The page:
They met in Footlights, at the University of Cambridge, of course, but it was Peep Show that cemented the partnership of David Mitchell and Robert Webb. Like many flat-sharers in this economy, they have been more or less trapped together ever since, regardless of any growing resentments. Some sketch shows followed, some books, a badly reviewed stage tour and a reportedly lucrative Apple ad campaign. However, it is only with Back (Channel 4), the Simon Blackwell-penned sitcom-of-sorts now starting its second series, that this duo’s true comedic greatness seems fully realised.
The four-year wait between series necessitates a quick refresher of Back’s thriller-like plot: Stephen (Mitchell) is a defeated sort of man whose brief hope of escaping the shadow of his dead father was snatched away when long-lost foster brother Andrew (Webb) turned up at the funeral. Andrew seemed easy-going, self-assured and adventurous – everything Stephen wasn’t – and was thus poised to usurp him as new landlord of the family’s pub. Their (possibly one-sided) rivalry drove Stephen to madness, while at the end of the series, the fundamental question – is Andrew evil? – still hung teasingly in the balance.
Series two opens with a role reversal. It’s now Andrew who is an under-appreciated fixture behind the bar at the John Barleycorn and Stephen who is “back” after a long absence. He is about to be discharged from Lyneham Abbey Wellness Centre and is, as he tells his credulous therapist, “a very different guy from the one who was forcibly encouraged by his family and the wider community to become a patient here”.
Stephen may have recovered his sanity (debatable), but his nearest and dearest are as enjoyably maddening as ever, with any one of them capable of single-handedly carrying a lesser show. There’s Stephen’s floaty, sexually liberated mother Ellen (Penny Downie), who has started shagging the much younger parish vicar (John MacMillan) and remains vague about the identity of Stephen’s biological father, and anarchic Uncle Geoff (Geoffrey McGivern), who is still railing against health and safety culture, one recklessly stubbed-out cigarette at a time. Stephen’s competitively neurotic sister Cass (Louise Brealey) is also hanging around to question why Stephen got therapy when, “I’ve always been the one with so much mental complexity going on.”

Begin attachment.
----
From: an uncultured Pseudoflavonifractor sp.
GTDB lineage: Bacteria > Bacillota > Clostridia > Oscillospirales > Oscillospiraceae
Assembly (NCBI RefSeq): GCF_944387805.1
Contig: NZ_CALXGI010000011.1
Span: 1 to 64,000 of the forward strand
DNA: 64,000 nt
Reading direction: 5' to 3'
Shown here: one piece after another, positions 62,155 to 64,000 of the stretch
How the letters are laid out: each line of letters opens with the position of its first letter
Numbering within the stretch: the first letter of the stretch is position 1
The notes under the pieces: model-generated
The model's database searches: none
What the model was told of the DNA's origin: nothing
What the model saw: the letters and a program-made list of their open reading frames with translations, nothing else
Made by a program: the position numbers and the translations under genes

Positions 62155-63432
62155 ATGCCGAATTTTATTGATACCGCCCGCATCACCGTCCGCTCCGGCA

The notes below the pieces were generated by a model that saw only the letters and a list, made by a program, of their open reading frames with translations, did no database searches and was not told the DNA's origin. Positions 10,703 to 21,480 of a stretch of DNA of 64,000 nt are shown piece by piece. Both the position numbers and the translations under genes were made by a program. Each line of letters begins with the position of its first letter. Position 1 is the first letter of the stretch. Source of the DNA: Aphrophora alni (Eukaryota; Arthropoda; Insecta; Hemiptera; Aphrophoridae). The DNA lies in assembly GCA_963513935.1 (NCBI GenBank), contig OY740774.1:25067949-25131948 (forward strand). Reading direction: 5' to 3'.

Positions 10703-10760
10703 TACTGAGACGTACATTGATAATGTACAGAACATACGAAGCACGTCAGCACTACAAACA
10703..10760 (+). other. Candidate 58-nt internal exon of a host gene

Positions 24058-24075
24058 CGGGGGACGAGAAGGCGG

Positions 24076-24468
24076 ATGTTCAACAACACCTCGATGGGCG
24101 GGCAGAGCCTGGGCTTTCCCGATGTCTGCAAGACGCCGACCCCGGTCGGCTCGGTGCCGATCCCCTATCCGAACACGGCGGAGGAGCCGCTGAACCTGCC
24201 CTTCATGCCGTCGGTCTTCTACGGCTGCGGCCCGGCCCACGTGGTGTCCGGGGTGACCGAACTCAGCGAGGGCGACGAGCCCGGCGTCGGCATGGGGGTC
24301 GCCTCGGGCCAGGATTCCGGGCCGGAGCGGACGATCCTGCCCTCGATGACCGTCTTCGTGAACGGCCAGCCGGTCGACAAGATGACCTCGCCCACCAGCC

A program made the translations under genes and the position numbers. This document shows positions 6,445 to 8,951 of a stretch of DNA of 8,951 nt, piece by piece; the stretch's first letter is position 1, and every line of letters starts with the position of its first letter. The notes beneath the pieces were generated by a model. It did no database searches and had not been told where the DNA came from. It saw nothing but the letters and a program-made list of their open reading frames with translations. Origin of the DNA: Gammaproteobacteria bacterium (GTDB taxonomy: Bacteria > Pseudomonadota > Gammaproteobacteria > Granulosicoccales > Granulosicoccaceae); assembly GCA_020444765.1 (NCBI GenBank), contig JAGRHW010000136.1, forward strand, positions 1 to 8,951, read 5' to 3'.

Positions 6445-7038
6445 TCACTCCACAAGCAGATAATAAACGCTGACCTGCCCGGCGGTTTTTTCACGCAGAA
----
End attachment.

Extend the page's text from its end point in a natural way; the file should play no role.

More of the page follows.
Yet only the infuriatingly calm Andrew retains the ability to really get under Stephen’s skin. He wants to apologise for “everything” that happened before. “Everything in the world?” Stephen snaps back. “The Napoleonic wars? The cry-laugh emoji? Slavery?” Andrew’s response is a masterclass in non-apology-apology, all passively constructed sentences and put-on empathy. It is a chilling hint at the monster Peep Show’s Jeremy might have become, if only his gnat-like attention span had allowed him to read past the opening page of a psychology textbook.
Their pissing contest takes place, appropriately enough, by the pub urinals. Indeed, it’s the middling provincial pub – that last refuge for broken British masculinity – which is the true star of Back. This was also the case in series one, but it has been thrown into sharper relief by the opening of a rival down the road, the unpronounceably named P:ub. While staunch traditionalists such as Stephen may scoff (“You don’t want to reference colons if you’re serving food”), others have already proved themselves susceptible to the glib charms of pretentious newcomers. The bar staff seem particularly impressed by P:ub’s minimalist menu, offering such dishes as “stove-warmed fish”, “leaves” and “local curds”.
In setting and ambiance, Back is as drearily British as Brexit, but its densely packed dialogue – roughly every third word is hilarious – ensures it is also recognisably kin to glossy American cousins such as Succession (written by Blackwell’s old collaborator Jesse Armstrong) and Veep (on which Blackwell has writer and executive producer credits), all of which can be traced back to a common ancestor in Armando Iannucci’s The Thick of It. It is only Back’s characters that are contentedly parochial, everything else about this show is world class.
It will take at least until the end of this six-episode run – and hopefully a few series more – to discover whether either Andrew or Stephen can really change. But since sitcoms are shows about people who never do, and since Mitchell and Webb have been playing out slight variations on the same gloriously dysfunctional dynamic since 2003, that seems unlikely. It is a testament to the masterful construction of this comedy-thriller that it remains possible to imagine they might. Let the mind games commence.